Kantar Worldpanel ComTech, a market analysis division of WPP, has today published its latest figures on mobile device sales across a number of key markets, and it looks like something of a milestone for Android: this is the first time in ComTechs recording of sales that Android has accounted for more than half of all smartphone sales in the US, the biggest markets in Europe, and Australia.
The results give more weight to Samsungs current domination; and underscore how important it is for Apple to wow the market next month with the launch of a new handset.
Kantar, which bases its conclusions on millions of interviews with consumers every month (1 million in Europe alone, it notes), found that Samsung is currently the top selling brand in Europe at the moment, thanks in part to a successful launch of the S3 in May, but also aggressive pricing in a region hit by economic pressures.
Samsung accounted for 45% of all smartphone sales across the UK, Germany, France, Italy and Spain in the last 12 weeks that ended July 8.
Arch rival Apple, in contrast, accounted for just 16% of all sales in the region, Kantar analyst Dominic Sunnebo tells us.
Androids share of sales across the big five European countries is now at 66%, a big jump from 43% a year ago, Kantar notes.
Apples lackluster performance in Europe is something that Apple itself highlighted during its last earnings report, blaming the economy and people holding off on purchases until the next iPhone release.
An important point here is that there is very little difference in price between an Apple iPhone or an Android phone in the US, so the choice is made purely on what the consumer wants, not what they can afford, he tells us, whereas in Europe, Apple continues to command a price premium over Android.
Kantar showed that as a result of these factors, Apple took between 4.3% and 11.4% fewer sales in the last 12 weeks than it did a year ago across the markets of Germany, France, Italy, Spain and Australia with Australia accounting for the biggest of those declines.
RIM and Symbian saw declines in sales shares in just about every market listed below: the one exception is Symbian in the US, where the share of sales is so small just 0.5 percent but at least a rise of 0.3 percentage points compared to the same period a year ago.
Interestingly, despite Android doing so well globally, it actually declined in one key market: the US its 51.5% share of the market is actually 5.3 percentage points down on a year ago.
The BlackBerry OS by RIM had the greatest decline – from having a 19.3% market share in the previous year to just 10.6% this year.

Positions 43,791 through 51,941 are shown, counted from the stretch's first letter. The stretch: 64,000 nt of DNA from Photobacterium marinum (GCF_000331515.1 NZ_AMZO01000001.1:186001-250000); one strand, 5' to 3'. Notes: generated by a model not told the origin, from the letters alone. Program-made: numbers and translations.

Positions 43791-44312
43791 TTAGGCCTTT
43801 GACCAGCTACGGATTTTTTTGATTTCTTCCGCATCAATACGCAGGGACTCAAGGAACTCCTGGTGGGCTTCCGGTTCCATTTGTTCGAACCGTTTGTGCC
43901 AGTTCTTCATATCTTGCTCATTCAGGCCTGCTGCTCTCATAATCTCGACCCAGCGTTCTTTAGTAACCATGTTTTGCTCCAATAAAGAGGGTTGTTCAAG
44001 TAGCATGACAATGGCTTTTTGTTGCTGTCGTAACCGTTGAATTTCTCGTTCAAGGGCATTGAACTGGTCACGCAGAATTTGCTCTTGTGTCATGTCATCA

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Indeed, he notes that the S3 is more of a brand pusher than a direct sales generator: While the majority of noise is focused on big name products such as the S3 or S2, it’s easy to forget that Samsung is selling smartphones across all tiers, he notes in the report.
For example, in the UK, Worldpanel notes that the Samsung Galaxy Ace and Y are popular choices for young people who were previously using traditionally loyal in its words to RIMs Blackberry.
In the US Apples share of sales went up by 9.5 percentage points to account for 38.2% of all sales in the period.
Kantar notes that a lot of this appears to be about people holding off from purchases until the next iPhone comes along.
Android handsets currently offer an easier platform to enable these consumers to upgrade, as many first time smartphone consumers state price of handset and multimedia capabilities as their main reason for choosing an Android device, he writes in the news release.
Indeed, the Apple brand continues to command high loyalty: in the UK 80% of consumers who own an iPhone have bought another; and 92% say they plan to stick with Apple when they next upgrade.
With this in mind, any dip in Apple share is likely to be short lived with the release of an updated iPhone in quarter three bringing momentum back to the Cupertino giant, he concludes.
The only country where it has managed to stave off market share declines is in France, where it only accounted for 9.2% of sales.
Market share is closely monitored for signs of change in the competitive landscape, and it frequently drives strategic or tactical action.
The newer entrant, Microsofts Windows Phone is showing positive signs, in that its percentage of sales is growing in different markets, but it remains in the single digits, and will be hard pressed to make inroads in the short term with Android device makers continuing to perform so well.
It is followed by iOS with 25.6%, and then by Windows Phone 7 with 3.7%.
Windows Phone 7 is gaining some ground in Australia, with 4.8% of the market, an increase of 2.7%.
And just as RIM has a (sort of) break out market in the form of the UK, Symbian is still seeing a bit of life in Italy, where it accounted for 12.8% of sales, although that is a decline of more than 22 percentage points on last year.
Sean Brierley is a business journalist based in Hobart, Australia. Sean has a passion for financial markets and breaking news stories and loves writing about business news, stock market, and economic opinions that matters most to its audience. Sean spends a lot of time discovering and researching latest financial markets and industry news stories in order to make sure the latest and greatest stories are brought to you first on BigBoardNews.com.